A humble man bestowed with Wagyu’s Hall of Fame

The Wagyu industry is increasingly becoming more prominent and recognised as a premium beef breed due in part to the early pioneers of the industry taking risks both professionally and financially to make it succeed in local and international markets.

It is no surprise then, that the Australian Wagyu Association has bestowed the Hall of Fame 2018 award to Lachie Hart, whose family was one of the early adopters of the breed and recognised its potential for the Australian red meat industry.

Australian Wagyu Association Hall of Fame 2018 recipient, Lachie Hart, receives his award from President, Peter Gilmour at the WagyuEdge Conference.

IMAGE: Australian Wagyu Association Hall of Fame 2018 recipient, Lachie Hart, receives his award from President, Peter Gilmour at the WagyuEdge Conference.

Lachie’s father and mentor, Robin Hart, himself no stranger to accolades in the meat industry, first recognised that Wagyu had a lot to offer the Australian industry when he first became aware of the breed in Japan in the 1970s. His drive to develop a quality eating meat on Australian soil was driven by the recognition that the Japanese regard food and drink with reverence, and in particular, wagyu, and expect the very highest standards.

From the establishment of Stockyard Meat Packers in the 70s, the development of a feedlot and the acquisition of an abattoir as a joint venture, the Hart family established a well-respected brand of Angus, that is still a mainstay of the business today.

“The Stockyard brands for Angus have developed an excellent reputation, but I always knew, that in order to have that top-level brand of quality eating meat that we saw in Japan, we would need to incorporate wagyu into our suite of products,” said Lachie. “As a consequence, I networked with the pioneers of the industry – Wally Rea, Nick and Vicky Sher and the Handbury family – to start feeding Wagyu on our feedlot to achieve the very best we could.”

From those early beginnings in the mid-1990s, it was 10 years before the Stockyard brand of Wagyu was something that the Hart family were proud to label as Premium Australian beef that met customer expectations of consistency and reliability associated with the Stockyard brand.

“In those early days, we learned a lot about feeding, breeding and genetics. We brought out Japanese nutritionists to help our feedlot managers develop the best feed formulas possible, translating as we went. Our work in those days to translate the manuals and the techniques has certainly helped to grow the industry into what it is today.”

Heeding the murmurs of Japanese discontent about the use of the word ‘wagyu’ for beef produced outside of Japan, Lachie made the decision to not label his product specifically as wagyu, instead choosing to establish the brand as ‘Premium Australian Beef’.

“By establishing a well-recognised brand, our customers understand that Premium Australian Beef is essentially wagyu and that the marbling score will always be a minimum of 4 for our Red Label, right up to the Kiwami which is MS 9. Anything below MS 4, is downgraded to other brands.”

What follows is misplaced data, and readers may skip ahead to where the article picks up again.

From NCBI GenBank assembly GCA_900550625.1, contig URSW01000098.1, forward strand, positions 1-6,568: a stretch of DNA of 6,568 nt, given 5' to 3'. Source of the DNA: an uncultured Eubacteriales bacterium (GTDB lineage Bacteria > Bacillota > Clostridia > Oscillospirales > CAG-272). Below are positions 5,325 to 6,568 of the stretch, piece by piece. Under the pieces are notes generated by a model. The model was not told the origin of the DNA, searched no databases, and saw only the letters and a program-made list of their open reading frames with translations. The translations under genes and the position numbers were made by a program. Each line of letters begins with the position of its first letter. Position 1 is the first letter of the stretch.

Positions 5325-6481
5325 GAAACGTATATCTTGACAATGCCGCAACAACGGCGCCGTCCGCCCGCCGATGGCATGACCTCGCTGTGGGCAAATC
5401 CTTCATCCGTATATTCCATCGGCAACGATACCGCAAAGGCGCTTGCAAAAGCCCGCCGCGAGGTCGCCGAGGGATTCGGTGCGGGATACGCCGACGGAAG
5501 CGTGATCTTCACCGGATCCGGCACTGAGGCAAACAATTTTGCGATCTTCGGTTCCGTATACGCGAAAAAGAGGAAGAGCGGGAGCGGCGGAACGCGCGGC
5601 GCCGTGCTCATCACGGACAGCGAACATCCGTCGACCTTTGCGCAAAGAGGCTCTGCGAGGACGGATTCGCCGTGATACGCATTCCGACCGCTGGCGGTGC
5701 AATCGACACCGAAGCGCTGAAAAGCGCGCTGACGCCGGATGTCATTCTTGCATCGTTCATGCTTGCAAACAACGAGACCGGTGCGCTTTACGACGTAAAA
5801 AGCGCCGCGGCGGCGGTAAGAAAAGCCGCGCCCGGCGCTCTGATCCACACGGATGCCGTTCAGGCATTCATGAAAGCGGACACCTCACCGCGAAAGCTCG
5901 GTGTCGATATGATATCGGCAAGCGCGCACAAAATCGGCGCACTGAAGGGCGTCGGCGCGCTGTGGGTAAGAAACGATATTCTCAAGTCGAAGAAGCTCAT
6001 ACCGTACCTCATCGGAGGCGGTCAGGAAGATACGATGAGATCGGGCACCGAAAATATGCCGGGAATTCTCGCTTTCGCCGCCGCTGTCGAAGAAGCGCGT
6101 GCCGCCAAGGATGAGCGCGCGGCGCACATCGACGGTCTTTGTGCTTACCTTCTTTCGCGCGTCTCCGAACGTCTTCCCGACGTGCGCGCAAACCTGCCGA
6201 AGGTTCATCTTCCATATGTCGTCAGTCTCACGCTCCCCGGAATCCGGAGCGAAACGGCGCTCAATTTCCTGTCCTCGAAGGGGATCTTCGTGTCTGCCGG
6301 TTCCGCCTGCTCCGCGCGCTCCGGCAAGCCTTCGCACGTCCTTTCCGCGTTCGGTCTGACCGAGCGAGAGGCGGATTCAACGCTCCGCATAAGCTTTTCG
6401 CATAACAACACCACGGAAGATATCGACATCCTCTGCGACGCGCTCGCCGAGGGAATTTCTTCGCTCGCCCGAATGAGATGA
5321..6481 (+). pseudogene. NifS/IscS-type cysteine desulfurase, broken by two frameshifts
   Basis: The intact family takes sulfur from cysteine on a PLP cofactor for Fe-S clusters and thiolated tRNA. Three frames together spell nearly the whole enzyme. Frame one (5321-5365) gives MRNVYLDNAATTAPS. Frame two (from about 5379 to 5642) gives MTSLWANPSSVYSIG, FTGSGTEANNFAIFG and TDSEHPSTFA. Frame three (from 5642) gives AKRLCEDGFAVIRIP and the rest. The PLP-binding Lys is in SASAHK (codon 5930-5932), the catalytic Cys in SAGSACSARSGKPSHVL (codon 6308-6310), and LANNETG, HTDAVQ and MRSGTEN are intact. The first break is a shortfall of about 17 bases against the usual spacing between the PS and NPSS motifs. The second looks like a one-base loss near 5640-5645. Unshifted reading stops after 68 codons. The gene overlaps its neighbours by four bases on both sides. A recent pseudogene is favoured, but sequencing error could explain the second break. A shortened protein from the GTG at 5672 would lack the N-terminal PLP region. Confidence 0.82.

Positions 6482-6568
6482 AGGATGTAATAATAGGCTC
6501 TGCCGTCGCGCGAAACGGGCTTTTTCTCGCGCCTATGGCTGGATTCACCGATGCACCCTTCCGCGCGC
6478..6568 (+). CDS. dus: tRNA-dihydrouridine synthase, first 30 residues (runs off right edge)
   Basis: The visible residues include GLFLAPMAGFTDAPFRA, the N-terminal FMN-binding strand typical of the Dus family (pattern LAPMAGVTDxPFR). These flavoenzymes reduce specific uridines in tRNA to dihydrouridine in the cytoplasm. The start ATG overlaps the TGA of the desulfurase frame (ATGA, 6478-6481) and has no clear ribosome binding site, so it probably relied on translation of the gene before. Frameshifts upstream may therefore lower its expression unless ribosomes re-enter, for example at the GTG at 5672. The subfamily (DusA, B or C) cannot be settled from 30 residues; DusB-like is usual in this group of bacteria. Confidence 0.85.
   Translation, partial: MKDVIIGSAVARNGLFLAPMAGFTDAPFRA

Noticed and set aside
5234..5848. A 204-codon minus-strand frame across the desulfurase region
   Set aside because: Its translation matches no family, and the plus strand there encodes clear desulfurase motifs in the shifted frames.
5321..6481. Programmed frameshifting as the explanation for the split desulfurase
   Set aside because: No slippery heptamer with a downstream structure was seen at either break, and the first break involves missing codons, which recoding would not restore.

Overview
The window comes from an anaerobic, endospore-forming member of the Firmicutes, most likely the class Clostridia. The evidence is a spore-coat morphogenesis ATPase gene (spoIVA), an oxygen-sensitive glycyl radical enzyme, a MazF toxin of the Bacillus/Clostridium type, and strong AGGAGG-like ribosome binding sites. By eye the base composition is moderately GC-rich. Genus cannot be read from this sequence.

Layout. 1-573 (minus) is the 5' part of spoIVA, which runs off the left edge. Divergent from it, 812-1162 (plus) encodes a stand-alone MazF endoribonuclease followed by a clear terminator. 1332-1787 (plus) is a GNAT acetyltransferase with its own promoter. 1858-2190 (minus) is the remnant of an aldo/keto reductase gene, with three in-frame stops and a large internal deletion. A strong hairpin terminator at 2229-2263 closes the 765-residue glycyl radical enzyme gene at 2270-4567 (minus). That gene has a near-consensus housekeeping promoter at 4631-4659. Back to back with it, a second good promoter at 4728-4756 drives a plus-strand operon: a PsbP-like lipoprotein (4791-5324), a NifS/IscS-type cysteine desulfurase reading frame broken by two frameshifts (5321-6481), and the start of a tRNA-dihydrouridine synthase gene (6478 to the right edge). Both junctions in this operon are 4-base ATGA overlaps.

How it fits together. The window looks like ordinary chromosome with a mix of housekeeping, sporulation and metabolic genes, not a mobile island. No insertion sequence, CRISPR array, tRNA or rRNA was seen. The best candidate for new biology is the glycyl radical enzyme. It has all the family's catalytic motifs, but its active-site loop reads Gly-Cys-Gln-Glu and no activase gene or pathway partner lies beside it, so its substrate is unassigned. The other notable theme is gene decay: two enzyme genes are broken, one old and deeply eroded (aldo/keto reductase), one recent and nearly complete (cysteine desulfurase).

When Lachie received the call from the Association regarding his award, he was both humbled and surprised to be joining the ranks of some very elite Wagyu industry personalities. Since the WagyuEdge Conference in Mackay and Beef2018 the following week, Lachie has received many emails, phone calls and messages of congratulations from various sectors of the beef industry.

“The industry as a whole clearly sees Wagyu as an important part of the beef landscape and the award has highlighted just how much the industry has grown in stature and respect in the industry.”

For Lachie, he sees this recognition of the breed and it’s eating quality as an opportunity for further growth in developing Wagyu through the use of genetics, data and nutrition.

Moving forward he feels that the industry needs to be mindful of issues around branding of Wagyu to maintain product integrity and truth in labelling. On a broader level, issues such as animal welfare need to be addressed to ensure that Australia’s reputation for the high level of care are upheld and improved upon so that any owner of a supply chain entity can be proud of their efforts and have nothing to fear.

Reflecting on Lachie’s nomination to the AWA Hall of Fame, CEO Matt McDonagh says that the award recognises individuals that have made an outstanding contribution to the Australian Wagyu industry through their actions and that the AWA Hall of Fame is a key platform to acknowledge members whose personal contributions have benefited the whole of the Wagyu industry.

“Lachie’s efforts in developing international market access in the early days of the Australian Wagyu industry have forged a path that others have been able to follow. We now have established a unique vertically integrated industry with diversified market access and a greater understanding of what is needed to achieve high-quality product to meet customer expectations of Wagyu,” said Matt.

“This award doesn’t come without having a strong and supportive team, whether it is family or staff,” said Lachie. “Without the support of our team, the vision of my father, in particular, could not have achieved the level it has today. It is more an award for them than it is for me.”